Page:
the IOPS of 35,000 is less than half that of half a
dozen other SATA 111 SSD's on the market that are 40%
cheaper.
I've just ordered a Corsair 120Gb Force GT series 3
and admittedly is a very small temporary storage drive it's
IOPS is 85,000 and 4K sequential read is 550Mb/s and writes at
515Mb/s. Price $234 Aussie dollars.
Currently my 300Gb velociraptor (10,000rpm) is really showing
it's age and is holding the system back.
Any info I want to keep long term I burn onto 25Gb Blu-ray
media and catalogue.
I would be in heaven if I owned OCZ's Vertex 3 X2 hybrid
drive but the price right now is just too high, even if it
is the quickest out there.
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# RE: RE: OCZ Octane SATA 6 Gb/s Indilinx Everest SSDOlin Coles 2012-02-27 07:29
I'm guessing that you read it wrong, since you didn't get my name right.

At any rate, Octane is a plenty-fast SSD that's ideal for users like yourself. If you're running a database server on your system, then IOPS will matter. If you're just running standard applications, you won't notice a difference.
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# Network-capableJohnny-Cakes 2012-03-02 21:30
Colin - I appreciate your feedback on the OCZ Octane SSD card mentioned. Steve White said he bought a Corsair SSD that has and IOPS of 85k, but your comment says that the Octane SSD (at 35k IOPS) is ideal for him. Not sure I understand your feedback that indicates that IOPS matters, and if so, why would the Octane card at 35k IOPS be ideal for him when he has an SSD that does 85k IOPS?

Sorry, I am kind of a newbie looking to upgrade to a new SATA III board and SDD that is at least 300Gig, and don't understand your recommendation?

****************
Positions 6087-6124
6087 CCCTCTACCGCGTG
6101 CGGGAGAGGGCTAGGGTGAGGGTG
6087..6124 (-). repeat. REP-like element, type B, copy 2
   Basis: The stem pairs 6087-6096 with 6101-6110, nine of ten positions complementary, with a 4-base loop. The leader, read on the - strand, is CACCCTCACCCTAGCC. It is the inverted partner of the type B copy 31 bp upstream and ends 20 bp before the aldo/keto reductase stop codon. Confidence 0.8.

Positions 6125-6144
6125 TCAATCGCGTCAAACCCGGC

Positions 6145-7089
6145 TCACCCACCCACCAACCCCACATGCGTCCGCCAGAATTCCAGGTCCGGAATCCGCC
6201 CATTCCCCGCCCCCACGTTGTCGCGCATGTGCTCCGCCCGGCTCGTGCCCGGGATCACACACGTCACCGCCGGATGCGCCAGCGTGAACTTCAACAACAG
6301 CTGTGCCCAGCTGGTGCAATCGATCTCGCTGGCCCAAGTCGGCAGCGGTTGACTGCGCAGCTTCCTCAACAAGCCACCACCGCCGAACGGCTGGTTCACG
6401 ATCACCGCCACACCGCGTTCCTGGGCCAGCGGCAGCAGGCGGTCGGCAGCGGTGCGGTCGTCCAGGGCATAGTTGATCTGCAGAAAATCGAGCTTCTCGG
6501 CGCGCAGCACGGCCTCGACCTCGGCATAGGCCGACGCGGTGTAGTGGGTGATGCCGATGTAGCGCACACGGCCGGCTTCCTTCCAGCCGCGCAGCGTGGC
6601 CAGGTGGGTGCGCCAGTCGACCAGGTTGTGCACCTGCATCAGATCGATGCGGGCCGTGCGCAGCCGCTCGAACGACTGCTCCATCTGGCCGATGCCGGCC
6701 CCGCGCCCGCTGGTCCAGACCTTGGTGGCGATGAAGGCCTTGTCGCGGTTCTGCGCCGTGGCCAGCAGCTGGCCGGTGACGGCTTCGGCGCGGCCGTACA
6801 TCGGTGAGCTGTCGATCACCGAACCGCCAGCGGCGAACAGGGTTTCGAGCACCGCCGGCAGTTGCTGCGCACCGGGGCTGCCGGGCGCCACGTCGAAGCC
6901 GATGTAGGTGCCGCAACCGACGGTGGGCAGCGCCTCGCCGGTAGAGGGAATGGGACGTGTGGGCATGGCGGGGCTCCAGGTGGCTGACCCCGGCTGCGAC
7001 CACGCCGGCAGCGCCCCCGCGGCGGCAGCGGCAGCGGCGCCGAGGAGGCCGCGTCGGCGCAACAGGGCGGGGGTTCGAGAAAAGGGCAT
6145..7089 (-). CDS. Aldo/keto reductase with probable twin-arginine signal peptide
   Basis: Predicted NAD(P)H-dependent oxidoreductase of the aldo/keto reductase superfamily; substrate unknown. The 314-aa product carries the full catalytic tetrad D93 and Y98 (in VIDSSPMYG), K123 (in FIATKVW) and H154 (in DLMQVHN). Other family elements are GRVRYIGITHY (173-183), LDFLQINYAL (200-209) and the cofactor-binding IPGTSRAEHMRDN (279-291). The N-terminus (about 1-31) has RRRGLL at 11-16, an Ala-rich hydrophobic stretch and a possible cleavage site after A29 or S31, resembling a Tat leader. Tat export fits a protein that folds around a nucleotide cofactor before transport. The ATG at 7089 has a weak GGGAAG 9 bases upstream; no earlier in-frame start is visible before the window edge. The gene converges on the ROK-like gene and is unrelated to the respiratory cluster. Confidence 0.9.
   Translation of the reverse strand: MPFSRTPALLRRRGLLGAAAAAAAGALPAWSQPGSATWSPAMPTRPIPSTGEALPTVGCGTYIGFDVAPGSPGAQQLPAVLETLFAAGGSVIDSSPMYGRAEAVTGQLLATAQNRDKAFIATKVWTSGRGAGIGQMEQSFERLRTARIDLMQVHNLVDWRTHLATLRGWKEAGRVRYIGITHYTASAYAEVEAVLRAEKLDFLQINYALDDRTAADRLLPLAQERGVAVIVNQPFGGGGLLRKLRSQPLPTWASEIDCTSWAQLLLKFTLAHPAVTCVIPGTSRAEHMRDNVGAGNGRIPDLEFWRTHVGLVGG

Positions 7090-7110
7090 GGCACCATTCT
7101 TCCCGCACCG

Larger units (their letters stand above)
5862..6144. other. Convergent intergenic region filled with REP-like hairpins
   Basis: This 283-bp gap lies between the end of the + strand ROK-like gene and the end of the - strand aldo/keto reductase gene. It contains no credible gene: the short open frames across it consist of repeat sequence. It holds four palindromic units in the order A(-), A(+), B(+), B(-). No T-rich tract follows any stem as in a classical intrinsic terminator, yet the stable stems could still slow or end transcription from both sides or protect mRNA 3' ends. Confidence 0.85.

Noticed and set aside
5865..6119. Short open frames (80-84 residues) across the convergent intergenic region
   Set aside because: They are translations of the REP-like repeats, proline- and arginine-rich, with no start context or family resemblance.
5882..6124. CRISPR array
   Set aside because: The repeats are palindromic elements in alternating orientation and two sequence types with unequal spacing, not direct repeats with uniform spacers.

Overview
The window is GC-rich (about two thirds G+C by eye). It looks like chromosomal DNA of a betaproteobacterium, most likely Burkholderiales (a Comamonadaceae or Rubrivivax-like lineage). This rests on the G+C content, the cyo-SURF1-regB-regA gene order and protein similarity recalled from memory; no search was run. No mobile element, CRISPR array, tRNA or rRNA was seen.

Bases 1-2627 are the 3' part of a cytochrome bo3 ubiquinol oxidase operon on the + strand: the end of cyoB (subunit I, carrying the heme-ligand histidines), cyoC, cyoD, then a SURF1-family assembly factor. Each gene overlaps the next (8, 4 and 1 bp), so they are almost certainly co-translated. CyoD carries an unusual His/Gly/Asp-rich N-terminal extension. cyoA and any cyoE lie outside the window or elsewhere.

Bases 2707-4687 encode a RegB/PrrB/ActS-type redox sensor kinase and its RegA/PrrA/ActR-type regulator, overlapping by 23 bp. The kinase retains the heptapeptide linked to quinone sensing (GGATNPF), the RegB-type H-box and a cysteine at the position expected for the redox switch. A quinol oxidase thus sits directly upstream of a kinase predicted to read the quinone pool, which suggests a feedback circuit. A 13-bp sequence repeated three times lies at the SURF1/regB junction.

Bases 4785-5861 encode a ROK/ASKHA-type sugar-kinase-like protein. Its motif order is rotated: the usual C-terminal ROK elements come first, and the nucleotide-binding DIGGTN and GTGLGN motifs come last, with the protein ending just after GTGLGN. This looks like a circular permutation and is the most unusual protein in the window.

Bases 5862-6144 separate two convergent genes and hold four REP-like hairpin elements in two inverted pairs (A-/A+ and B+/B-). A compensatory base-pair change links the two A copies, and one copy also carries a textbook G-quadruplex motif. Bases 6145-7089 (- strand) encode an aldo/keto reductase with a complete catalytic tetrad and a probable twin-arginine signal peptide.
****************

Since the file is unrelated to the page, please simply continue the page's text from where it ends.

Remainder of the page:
I don't run a database server on my system (and don't anticipate doing so on the new system), so I'm trying to get my hands around what is a worthwhile investment if i use standard applications plus a couple games like COD MW3, that may benefit from SSD performance?

I am currently under the impression that moving from my Raptor 10k rpm HDD to ANY ssd drive is a move in the right direction, but am thinking a really don't need to be paying the premium to get the highest performing SSD, since per your comment, I'm mostly using standard apps that won't realize much benefit. If COD MW3 is the most demanding app I use, should I even be looking at SSD at this point?
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# Any SSD is sweetMergatroid 2012-03-03 02:02
Even an SATA II SSD would get you 250 MB/s or more. A good SATA III SSD should net you around 500 MB/s.

Any SSD will blow the doors off any mechanical hard drive. Personally, I don't think how demanding the app is should be your deciding factor. I think you should look more at boot times and sheer performance in load times. I could only afford 120G worth of SSD (2 x 60GB in a RAID 0), but my system flies now, and I have installed the games I play the most on this volume and the performance difference is unreal. My system boots in about 15 seconds now. If you're looking at a 300G SSD, you'll get a pretty highly performing unit. It will cost a fair amount, but the performance increase will justify it easily.
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# Fast, while they last...WangoTango 2012-05-02 15:35
I bought 4 of the 512GB OCTANE drives and have had 2 fail, in different laptops. One just flat out died and the other acts as if it is being hot swapped, comes and goes, usually goes. One is off on an RMA now, getting ready to start a trouble ticket on the other. Got me so spooked that I replaced one critical drive with a Crucial 512GB. Got my fingers crossed on the other two units.